Military Schools

El: Cadet, Infantry Commanders' School, 1918-20 Most Red commanders' schools were set up in the

PR I artillery commander at an observation post during the battle Jar Spassk, Soviet l'ar Past, 1922. lie wears the peaked cap oj the artillery, which hat! a bottle-green crown and black velvet band piped red. The crossed cannon-barrel cap badge is oj brass and removed from Isarist shoulder-boards. The sleeve patch oj the People's Revolutionary Army oj the Far Eastern Republic, with its black border, identifies him as a kompolka (regiment commander).

PR I artillery commander at an observation post during the battle Jar Spassk, Soviet l'ar Past, 1922. lie wears the peaked cap oj the artillery, which hat! a bottle-green crown and black velvet band piped red. The crossed cannon-barrel cap badge is oj brass and removed from Isarist shoulder-boards. The sleeve patch oj the People's Revolutionary Army oj the Far Eastern Republic, with its black border, identifies him as a kompolka (regiment commander).

premises of former Tsarist junior officer schools and military academies, and employed the same equipment and, sometimes, the same teaching staff. The junior officers' training course remained practically unaltered, with the exception of new communist disciplines. Besides training, cadets were often involved in patrol duties, the suppression of uprisings and in punitive expeditions; and on occasion they were brought in as the last reserve in battle.

This kursant (cadet) wears the peelotka or pilot's cap. These khaki caps had been adopted by the Imperial Army at the end of 1916, to be worn under steel Adrian helmets provided by the French, and from the spring of 1917 they were issued to all yunkers (officer cadets). There were so many peelotkas in storage, that they were the natural choice for Red kursants, although alterations were made: thev were dved dark green, and piping was added, as well as a cloth patch in branch-of-service colour. This patch, worn on the right side, had one or two brass buttons, to which a black leather chinstrap was attached. A red star badge, or in some schools an old metal shoulder-board badge, was worn on the front of the cap.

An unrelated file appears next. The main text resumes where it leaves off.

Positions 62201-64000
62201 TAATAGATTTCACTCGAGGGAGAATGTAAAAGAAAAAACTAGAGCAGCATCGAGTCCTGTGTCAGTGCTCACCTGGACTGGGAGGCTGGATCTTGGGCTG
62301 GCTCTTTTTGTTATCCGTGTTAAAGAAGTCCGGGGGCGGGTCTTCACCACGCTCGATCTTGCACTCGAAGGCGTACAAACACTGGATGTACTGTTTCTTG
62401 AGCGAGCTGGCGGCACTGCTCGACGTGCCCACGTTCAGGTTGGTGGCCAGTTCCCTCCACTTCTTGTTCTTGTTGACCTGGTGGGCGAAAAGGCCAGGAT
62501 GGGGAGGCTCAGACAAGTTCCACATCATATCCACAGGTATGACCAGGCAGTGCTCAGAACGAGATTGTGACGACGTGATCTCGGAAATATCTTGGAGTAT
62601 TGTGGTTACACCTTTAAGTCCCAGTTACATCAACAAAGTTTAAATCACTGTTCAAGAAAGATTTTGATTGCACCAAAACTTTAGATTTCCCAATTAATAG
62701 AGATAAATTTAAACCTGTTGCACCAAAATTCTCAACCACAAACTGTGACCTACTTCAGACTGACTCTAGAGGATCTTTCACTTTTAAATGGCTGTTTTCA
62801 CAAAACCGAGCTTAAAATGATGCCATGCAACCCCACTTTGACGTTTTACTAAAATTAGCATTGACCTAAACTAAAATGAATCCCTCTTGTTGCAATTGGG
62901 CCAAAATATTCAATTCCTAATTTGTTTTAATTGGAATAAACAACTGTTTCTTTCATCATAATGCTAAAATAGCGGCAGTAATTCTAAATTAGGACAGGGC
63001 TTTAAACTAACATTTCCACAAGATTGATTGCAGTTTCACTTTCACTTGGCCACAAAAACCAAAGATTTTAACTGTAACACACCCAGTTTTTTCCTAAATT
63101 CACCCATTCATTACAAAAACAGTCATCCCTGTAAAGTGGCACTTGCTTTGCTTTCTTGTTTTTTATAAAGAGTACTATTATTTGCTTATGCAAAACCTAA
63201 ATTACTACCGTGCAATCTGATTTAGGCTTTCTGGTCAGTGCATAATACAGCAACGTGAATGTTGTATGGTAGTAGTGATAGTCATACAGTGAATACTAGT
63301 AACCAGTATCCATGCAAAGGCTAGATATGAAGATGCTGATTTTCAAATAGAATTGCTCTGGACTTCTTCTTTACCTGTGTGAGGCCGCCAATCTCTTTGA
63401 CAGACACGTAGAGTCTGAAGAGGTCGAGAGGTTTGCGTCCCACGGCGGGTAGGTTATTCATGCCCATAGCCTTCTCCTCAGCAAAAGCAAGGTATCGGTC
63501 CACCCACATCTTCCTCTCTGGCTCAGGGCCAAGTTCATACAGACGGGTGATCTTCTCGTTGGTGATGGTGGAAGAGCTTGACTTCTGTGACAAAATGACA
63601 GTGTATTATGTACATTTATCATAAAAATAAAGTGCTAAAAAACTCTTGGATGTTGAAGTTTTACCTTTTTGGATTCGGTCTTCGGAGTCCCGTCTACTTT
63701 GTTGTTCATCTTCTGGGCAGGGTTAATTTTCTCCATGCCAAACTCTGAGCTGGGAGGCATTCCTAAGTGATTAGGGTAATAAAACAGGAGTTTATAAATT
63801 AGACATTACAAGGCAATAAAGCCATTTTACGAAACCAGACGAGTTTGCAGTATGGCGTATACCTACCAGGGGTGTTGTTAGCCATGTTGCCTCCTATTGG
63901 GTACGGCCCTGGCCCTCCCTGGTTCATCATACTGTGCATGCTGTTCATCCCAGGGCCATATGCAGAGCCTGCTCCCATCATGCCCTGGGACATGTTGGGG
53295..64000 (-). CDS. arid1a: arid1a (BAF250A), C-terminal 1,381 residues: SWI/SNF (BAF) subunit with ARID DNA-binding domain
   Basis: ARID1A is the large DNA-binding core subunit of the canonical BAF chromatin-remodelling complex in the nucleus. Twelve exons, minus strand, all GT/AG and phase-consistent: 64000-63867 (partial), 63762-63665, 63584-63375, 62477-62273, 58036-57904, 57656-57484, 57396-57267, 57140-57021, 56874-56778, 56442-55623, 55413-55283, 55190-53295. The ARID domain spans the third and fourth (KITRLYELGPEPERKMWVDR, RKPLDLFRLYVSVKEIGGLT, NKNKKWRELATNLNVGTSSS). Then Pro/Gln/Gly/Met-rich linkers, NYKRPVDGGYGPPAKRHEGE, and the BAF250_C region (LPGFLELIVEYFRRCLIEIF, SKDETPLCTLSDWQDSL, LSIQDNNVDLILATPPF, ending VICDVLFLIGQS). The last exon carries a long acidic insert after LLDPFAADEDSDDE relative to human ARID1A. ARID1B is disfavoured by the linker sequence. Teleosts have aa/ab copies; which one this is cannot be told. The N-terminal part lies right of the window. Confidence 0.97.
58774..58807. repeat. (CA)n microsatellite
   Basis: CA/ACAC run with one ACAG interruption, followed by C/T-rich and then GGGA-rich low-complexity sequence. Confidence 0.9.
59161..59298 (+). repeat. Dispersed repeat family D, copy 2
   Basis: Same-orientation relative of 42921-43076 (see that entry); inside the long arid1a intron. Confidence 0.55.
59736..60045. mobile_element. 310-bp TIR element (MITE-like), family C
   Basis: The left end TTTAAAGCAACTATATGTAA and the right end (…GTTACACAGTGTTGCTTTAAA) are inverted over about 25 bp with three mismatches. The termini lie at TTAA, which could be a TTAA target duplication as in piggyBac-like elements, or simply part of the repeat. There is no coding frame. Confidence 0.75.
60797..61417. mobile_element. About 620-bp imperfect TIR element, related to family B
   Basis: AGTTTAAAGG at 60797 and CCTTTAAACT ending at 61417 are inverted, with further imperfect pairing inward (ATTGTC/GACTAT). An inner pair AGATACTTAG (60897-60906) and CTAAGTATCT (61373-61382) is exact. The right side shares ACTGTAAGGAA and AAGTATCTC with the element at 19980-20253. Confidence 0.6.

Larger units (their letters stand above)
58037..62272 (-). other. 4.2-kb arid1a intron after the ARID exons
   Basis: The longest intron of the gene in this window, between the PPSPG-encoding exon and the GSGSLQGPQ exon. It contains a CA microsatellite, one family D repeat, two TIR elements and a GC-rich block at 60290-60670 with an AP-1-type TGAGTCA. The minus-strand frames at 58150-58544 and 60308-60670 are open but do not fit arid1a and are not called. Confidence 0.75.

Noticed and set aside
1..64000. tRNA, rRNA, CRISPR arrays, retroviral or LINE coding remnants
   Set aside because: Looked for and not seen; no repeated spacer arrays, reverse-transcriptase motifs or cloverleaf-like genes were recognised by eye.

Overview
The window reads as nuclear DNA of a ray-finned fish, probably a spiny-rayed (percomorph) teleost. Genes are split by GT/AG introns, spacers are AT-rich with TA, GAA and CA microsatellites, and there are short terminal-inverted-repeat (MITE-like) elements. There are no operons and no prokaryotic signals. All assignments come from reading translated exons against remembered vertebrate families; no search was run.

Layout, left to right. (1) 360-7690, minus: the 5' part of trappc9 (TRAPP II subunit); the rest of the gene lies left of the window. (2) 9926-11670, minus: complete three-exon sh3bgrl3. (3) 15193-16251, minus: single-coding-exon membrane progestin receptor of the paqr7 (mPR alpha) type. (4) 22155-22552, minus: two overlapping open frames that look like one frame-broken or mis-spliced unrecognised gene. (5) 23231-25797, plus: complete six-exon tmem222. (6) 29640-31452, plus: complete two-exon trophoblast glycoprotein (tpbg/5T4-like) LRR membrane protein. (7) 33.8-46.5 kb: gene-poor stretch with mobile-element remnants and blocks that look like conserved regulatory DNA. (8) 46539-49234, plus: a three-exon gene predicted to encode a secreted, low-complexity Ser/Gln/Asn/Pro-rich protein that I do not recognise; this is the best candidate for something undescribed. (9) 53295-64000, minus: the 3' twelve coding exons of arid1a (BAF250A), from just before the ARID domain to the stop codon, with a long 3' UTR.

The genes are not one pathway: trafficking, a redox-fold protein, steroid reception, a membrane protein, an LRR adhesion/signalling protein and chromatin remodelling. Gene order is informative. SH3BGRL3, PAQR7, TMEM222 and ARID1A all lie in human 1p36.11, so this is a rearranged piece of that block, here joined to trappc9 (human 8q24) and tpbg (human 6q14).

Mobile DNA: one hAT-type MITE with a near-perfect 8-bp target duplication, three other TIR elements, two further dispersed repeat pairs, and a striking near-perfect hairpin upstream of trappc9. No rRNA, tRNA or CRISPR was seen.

Kursants wore standard issue uniforms, but they were made of better quality materials. After graduation they were given a different uniform, a light-grey peaked cap, black gymnasterka, blue, blue-grey or khak: breeches, and commanders' jackboots. Chevrons with the school emblem or branch badge were sometimes worn on the left sleeve. Greatcoats had collar patches with a single brass button and a branch badge below it.

F.2: Commander, 2nd Petrograd Red Commanders' Artillery School, l()18-22

Units stationed in Petrograd in particular, because of the political importance of the location, had to participate in regular parades. In the first years of Soviet ruk the uniforms of former Imperial lifeguard regiments and military academies were issued at some commai ders' schools for these parades. This elaborate clothing which had been in storage since the beginning of thi Great War, was not always issued in complete sets, an. items of different regiments were often mixed u: sometimes with comical results.

These old uniforms were altered to suit the ne political reality: the metal headgear fittings were liberally covered with red paint, and Soviet symbols wei installed wherever possible. This Red commandc; wears the shako ot the old Mikhailovskv Artiller College, with a red star in place of the Tsarist eagle He has an old artillery greatcoat w ith patches and co -lar piping, and a rank badge above his left cuff. Tf leather equipment is of 1911 issue.

E3: Cadet, 1st Tver Soviet Cavalry Commanders' School, 1918-20

The kursant (cadet) here is dressed in the old 'gal uniform for yunkers of the Tverskoy cavalry collet:. The uniform for everyday wear was as follows: peaked or peakless cap with a dark green band an light blue crown, piped dark green; khaki gymnaster and sharovary breeches; cavalry jackboots; and a cavalr greatcoat with light-blue collar patches piped dart green.

Cadets of the 1st Petrograd Soviet Cavali Commanders' School wore the even more opulent unil form of the old Life-Guard Hussar Regiment. T'rd consisted of a brown fur busby with white plume, a scarlet dolman, blue breeches and a white pelisse, th yellow cords. Only the sabretache was discarded, ice it was considered to be of no value to a Red burnt. Most of the newly formed Red commanders' hools did not, of course, have old stocks of such lav-clothing, and their cadets simply wore the uniforms their respective regiments.

Was this article helpful?

0 0

Post a comment